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Swim Training Metrics
By Max Wunderle
Swimming can be, by far, the most intimidating and frustrating of the three disciplines in triathlon. Unlike biking or running, true advances in swimming can’t simply come from piling on the yardage. Conversely, if you live in a hilly area, adding volume to your biking or running routes can pretty much guarantee solid increases in your aerobic engine and/or muscular endurance, yielding more speed in either discipline.
Unfortunately, swimming success does not follow this formula. In truth, simply adding volume to your workouts can even retard swimming improvements if one’s stroke and overall mechanics are not optimized. In virtually every lesson I’ve given I try to convey this issue through another sport, golf. For those of us who have ever swung a golf club, we all know how frustrating a bad swing can be. We also know how euphoric we can feel when we execute a flawless swing. I would also suggest that some of our best shots have come when we’ve swung the club at a rate significantly lower than our bad swings. Swimming demands the same attention to technique and efficiency.
“That’s great, Max, but I don’t know what’s wrong with my stroke and I don’t have access/timing/money for a coach to teach me!”
No problem. The remainder of this article can help you better define success, design workouts and most of all, gauge progress in each element of swimming improvement--time, efficiency and effort.
First of all, we need to level set our effort. The easiest way to do this is to use our heart rate information that we should be using for running and biking. As with the other two disciplines, we should be targeting the same aerobic effort level in swimming. In a pool environment, the best way to accomplish this is to take our heart rate from our carotid artery in our neck, while looking at the pace clock. Count your heart beats for 6 seconds, then multiply times ten. This will give us our average heart beats per minute. This is important as many times we may head to the pool with our wonderful workout in hand that may offer all sorts of different configurations on how to swim 2000 yards (10x200, 4x500, 20x1000, 40x50, etc). Even though our workout might call for repeats at different distances, our effort never changes! This results in what many call “garbage volume” that fails to increase our aerobic engine or build muscular endurance. By better understanding our effort level (in practice and on race day), we can better train ourselves by understanding various pacing strategies and their effect on our progress. Such understanding will allow for better quality training time, better race preparation and advances in our practice sessions.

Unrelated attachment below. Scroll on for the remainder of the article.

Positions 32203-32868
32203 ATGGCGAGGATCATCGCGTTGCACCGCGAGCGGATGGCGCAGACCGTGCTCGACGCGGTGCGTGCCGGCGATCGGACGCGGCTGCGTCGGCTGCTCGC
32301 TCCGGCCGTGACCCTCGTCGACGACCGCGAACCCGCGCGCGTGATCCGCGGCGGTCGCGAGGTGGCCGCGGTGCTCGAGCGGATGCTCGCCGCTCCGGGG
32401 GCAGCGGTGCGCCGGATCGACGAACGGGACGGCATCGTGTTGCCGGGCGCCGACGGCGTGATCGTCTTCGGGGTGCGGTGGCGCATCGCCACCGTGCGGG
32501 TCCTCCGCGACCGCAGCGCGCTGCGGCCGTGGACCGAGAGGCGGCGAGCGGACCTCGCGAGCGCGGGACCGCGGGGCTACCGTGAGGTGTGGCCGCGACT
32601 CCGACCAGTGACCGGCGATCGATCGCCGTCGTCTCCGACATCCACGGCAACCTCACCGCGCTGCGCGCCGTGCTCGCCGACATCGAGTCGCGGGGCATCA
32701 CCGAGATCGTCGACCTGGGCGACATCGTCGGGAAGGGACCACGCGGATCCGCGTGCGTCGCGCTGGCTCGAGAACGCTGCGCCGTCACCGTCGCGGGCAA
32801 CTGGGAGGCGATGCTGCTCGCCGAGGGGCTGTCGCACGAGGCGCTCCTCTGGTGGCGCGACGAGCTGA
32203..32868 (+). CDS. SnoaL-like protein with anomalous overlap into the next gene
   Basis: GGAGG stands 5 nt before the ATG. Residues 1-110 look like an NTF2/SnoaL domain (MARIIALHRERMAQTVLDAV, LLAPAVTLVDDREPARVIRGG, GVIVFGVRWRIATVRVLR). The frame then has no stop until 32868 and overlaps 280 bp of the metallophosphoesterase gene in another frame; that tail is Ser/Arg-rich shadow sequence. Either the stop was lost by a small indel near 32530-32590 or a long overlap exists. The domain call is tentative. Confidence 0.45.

Now that we know how to measure our efforts, we can move to efficiency. In terms of efficiency improvement, there are dozens of tools available—drills (catch up drill, fingertip drill, closed fist drill, thumb drill, etc.), breathing patterns (every 3rd, 5th, 7th, etc.) and swimming aids (pull buoys, paddles, etc.). When all is said and done, the most efficient stroke is the one that delivers the greatest speed at the lowest effort level. The simplest way to distill all of the above tools into tangible progress is strokes per length. How we reduce our strokes per length at the same time/effort level as performances with more strokes per length is the trick. The above mentioned tools all contribute to making our strokes longer, stronger or evening out any lopsided tendencies our stroke technique may have. If you don’t have access to someone who can course correct any shortfalls in your technique, reducing your stroke count at the same effort level and time performance will help you drive better efficiency. By attempting to reduce your stroke count and stay at a high effort level, you will naturally extend your stroke and “catch” more water in your pull cycles. This will automatically improve your efficiency.
Finally, advancements in effort and efficiency yield what is most important, reduction in time. It can be very frustrating to simply gauge the success of our training and race efforts solely by time without understanding the effort we exercised (pace) or the efficiency in which we did it. However, if we understand the effort and efficiency improvements/failures realized in going faster (reducing time), we can better plan track our progress as we get closer to our key races.
So, remember, when it comes to swimming more isn’t always more! Make sure that your advances in time come at the same proportion to your advances in efficiency and ability to stabilize your effort level.
Good luck and happy training!
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